By MARGALIT FOX
Published: September 27, 2013
When the boy ran from the house, he was burned over a fifth of his body and so malnourished that at 13 he looked like a child of 9.
He had never been to school and could not read, write, use a toothbrush or tell time. His mother would die in the fire he had fled.
Yet after years of rehabilitation from injuries physical and psychological, he graduated from high school, served in the Army, became a father and made a career as a long-haul trucker and a barber.
The boy, then known as Birdie Africa, and later as Michael Ward, was one of just two people — and the only child — to survive the Move bombing, the 1985 Philadelphia debacle in which police officers seeking to rout a black separatist group touched off a fire that killed 11 people, 5 of them children, and destroyed three city blocks.
Mr. Ward, 41, died Sept. 20 while vacationing aboard a cruise ship in the Caribbean. An investigator for the Brevard County, Fla., medical examiner’s office told The Associated Press that Mr. Ward’s body was found in a hot tub on the ship, the Carnival Dream. The apparent cause was accidental drowning.
The Move bombing endures in the national memory as one of the most shameful episodes in Philadelphia’s history.
In an interview on Friday, the filmmaker Jason Osder, who made a documentary about the bombing, said that Mr. Ward’s death “in a strange way has reminded us of the nature of the event itself: it’s tragic that he died young, but it serves as a reminder of the other five children that didn’t even live to age 41.”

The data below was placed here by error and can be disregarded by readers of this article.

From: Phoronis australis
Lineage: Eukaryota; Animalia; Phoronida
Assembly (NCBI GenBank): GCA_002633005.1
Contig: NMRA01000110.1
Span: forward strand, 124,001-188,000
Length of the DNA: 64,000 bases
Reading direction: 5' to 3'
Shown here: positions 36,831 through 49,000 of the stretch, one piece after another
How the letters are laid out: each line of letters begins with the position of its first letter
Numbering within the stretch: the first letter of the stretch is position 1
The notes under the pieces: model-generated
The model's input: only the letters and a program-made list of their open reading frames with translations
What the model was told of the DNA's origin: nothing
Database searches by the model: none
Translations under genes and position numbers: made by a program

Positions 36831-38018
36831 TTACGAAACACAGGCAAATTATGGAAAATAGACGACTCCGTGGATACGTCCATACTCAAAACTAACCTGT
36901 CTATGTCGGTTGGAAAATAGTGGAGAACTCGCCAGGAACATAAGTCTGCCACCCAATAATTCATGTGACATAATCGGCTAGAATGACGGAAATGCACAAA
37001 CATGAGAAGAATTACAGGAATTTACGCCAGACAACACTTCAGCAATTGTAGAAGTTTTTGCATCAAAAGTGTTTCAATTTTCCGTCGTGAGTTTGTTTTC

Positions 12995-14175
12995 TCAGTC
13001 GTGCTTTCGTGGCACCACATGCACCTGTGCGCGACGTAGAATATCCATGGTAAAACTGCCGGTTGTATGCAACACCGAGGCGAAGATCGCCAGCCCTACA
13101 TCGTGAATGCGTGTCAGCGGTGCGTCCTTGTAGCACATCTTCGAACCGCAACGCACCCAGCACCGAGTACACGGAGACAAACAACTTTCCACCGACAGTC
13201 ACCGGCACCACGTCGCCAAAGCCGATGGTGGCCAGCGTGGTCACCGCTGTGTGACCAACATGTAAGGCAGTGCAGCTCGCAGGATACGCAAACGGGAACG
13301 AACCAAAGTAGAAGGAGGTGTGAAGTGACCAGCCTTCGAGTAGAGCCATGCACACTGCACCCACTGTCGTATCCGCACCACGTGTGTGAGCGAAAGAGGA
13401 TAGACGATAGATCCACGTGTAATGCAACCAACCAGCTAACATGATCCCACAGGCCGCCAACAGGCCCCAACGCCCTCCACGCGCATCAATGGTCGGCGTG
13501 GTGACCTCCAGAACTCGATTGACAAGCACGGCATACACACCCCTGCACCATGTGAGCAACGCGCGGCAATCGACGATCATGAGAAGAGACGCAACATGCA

Mr. Osder’s film, “Let the Fire Burn,” which is organized around 13-year-old Michael’s videotaped testimony at the official inquiry into the bombing, is scheduled to open at Film Forum in New York on Wednesday and nationwide afterward.
On May 13, 1985, hundreds of police officers converged on Move’s fortified row house in West Philadelphia, intent on serving arrest warrants on several of its members. After a gun battle during which the police failed to dislodge the group, they dropped explosives on the roof.
The explosion started a fire that destroyed Move’s house and 60 others, leaving some 250 people homeless. All of the 11 dead were Move members or their children; only Michael and Ramona Africa, an adult in the group, survived.
Although Move positioned itself as a radical back-to-nature group, it was run, in the young Mr. Ward’s accounts, far more like a cult.
Michael Moses Ward — the name his father gave him after he was rescued — was born Olewolffe Momer Puim Ward on Dec. 19, 1971, the son of Andino Ward and the former Rhonda Harris.
His parents separated when he was about 2, and he spent his early childhood with his mother in a Move commune in Virginia, where they became known as Rhonda and Birdie Africa. (In solidarity with Move’s founder, John Africa, né Vincent Leaphart, members took Africa as their surname.) Michael and his mother later went to live with the group in Philadelphia.